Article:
Painting is poetry that is seen rather than felt, and poetry is painting that is felt rather than seen – Leonardo da Vinci.
This post is the conclusion of my overseas journey during the summer of 2019 with a team of anatomists and physiologists, professors, and medical professionals. I went to get a taste of London, Paris, and Amsterdam from an anatomical artist’s perspective rather than as a tourist. If you missed my first post with details about the Apothecary Museum and Gordon Museum of Pathology at King’s College, start here!
Before we traveled, the part of the itinerary which attracted me most was the visit to the Queen’s Gallery at Buckingham Palace. Leonardo da Vinci’s original art, part of the Royal Collection, was on display there to mark the 500 year anniversary of his death. Most people know Leonardo as one of the greatest artists of all time; as an anatomist I know him as a great scientist and designer whose creations from 500 years back will still awe a scientist of the modern era.
Though Leonardo’s drawing of Vitruvian Man in the Renaissance Era was well-known for his concept of symmetry in humans and nature, most of Leonardo’s anatomical sketches remain unnoticed and unappreciated. Frustrated, Leonardo never published those masterpieces of anatomy-oriented art.
His original art was acquired by the Queen of England and was displayed for the public, and I think we are fortunate to get the opportunity to see the original drawings of Leonardo. Two hundred of his original pictures were on display which included the bulk of his anatomical sketches which I was waiting eagerly to see. It was indeed a great idea by Dr. Petti to design his study abroad course around the time of the exhibition. It was amazing to see how Leonardo’s curious mind unveiled minute anatomical details.
Leonardo’s passion led him to perfectly portray the intricate complexities of human anatomy. All the red walls with these paintings and sketches attracted our group members like magnets and the same thought came over and over, that this will be truly a lifetime memory to cherish forever. There were sketches of horses, a human skeleton, a human heart, and the list could go on and on.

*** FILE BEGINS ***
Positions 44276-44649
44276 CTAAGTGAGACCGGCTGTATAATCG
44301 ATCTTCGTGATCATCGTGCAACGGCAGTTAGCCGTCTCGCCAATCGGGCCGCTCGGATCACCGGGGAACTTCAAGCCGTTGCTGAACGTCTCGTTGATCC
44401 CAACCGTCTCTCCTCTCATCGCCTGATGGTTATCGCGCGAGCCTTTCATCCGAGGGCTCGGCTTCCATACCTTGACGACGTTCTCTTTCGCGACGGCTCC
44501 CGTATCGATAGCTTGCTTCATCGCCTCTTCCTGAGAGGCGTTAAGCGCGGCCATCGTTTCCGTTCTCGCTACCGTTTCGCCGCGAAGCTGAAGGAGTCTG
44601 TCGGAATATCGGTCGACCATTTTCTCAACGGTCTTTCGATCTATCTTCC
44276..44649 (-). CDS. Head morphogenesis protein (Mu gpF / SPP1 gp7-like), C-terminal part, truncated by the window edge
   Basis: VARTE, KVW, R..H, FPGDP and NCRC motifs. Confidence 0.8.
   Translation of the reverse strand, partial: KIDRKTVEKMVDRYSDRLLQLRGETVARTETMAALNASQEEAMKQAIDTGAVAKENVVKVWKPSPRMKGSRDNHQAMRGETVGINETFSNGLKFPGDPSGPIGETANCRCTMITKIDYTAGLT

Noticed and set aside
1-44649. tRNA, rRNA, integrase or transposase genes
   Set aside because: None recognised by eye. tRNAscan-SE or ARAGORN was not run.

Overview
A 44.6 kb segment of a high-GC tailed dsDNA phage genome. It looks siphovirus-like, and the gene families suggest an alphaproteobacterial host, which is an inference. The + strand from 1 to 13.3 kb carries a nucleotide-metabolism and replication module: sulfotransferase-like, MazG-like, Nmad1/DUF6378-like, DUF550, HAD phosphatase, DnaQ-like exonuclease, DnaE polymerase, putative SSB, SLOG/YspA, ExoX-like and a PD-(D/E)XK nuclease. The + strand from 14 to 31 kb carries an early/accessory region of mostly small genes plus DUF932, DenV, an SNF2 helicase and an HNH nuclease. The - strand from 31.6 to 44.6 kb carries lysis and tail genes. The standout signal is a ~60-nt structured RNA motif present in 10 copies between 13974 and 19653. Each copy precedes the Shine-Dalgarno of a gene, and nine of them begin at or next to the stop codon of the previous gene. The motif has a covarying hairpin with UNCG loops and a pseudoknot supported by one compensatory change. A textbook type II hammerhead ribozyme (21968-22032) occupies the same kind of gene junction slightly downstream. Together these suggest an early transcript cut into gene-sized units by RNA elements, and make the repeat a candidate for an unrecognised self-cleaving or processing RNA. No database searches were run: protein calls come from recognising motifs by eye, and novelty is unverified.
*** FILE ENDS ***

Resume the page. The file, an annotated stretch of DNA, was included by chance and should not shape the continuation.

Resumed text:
We stopped at one corner, where we saw a framed piece, but there was nothing on that piece of paper (see below). A mystery no doubt! That paper which apparently looked like everything was washed out to the naked eye under normal light showed amazing details when exposed to high-energy fluorescent rays and we came to know about an amazing technique.
That framed blank picture was from the Adoration of Magi series by Leonardo. He used a pen with a stylus made of copper and over the period the metallic copper chemically changed to copper salt with exposure to air showing no marks. When exposed to high-energy fluorescent rays, energy rays were absorbed by the paper and revealed the sketches with amazing details once drawn by Leonardo, and the mystery was solved too!
For thousands of years, humans showed advancement in designing sophisticated tools which is a reflection of higher brain function. Recent use of imaging techniques like MRI not only mark advancements as one of the most important diagnostic tools in different medical fields, but certain imaging techniques are now helping us to unveil the past. One such modern use of contrivance is C14 and potassium 40 dating for fossils and rocks to determine their age. Carbon dating has been known for years, but when it comes to the handwritings or sketches as mentioned above, luminescence technique using UV rays provides some hidden facts.
More information about the display and other technology used to create and decode Leonardo’s art can be found here.
Every corridor, every room of the gallery displayed an extravaganza of artistic expression and anatomical excitement and I left wondering how advanced a person could be for his time to create all those beautiful artworks which paved the foundation of the knowledge of human anatomy almost 500 years back.
Author bio: Dr. Soma Mukhopadhyay did her Masters in Zoology and her Ph.D. in Nuclear Medicine in Calcutta, India, and subsequently did postdoctoral research in Cellular Physiology at the College of Medicine, University of Cincinnati. She is a Lecturer at the Department of Biological Sciences, Augusta University, and has also taught at Pennsylvania State University, University of Cincinnati, Xavier University, University of South Carolina. Her areas of research are cardiovascular physiology and molecular evolution as it relates to human anatomy & physiology. Her passions are music, art, and photography.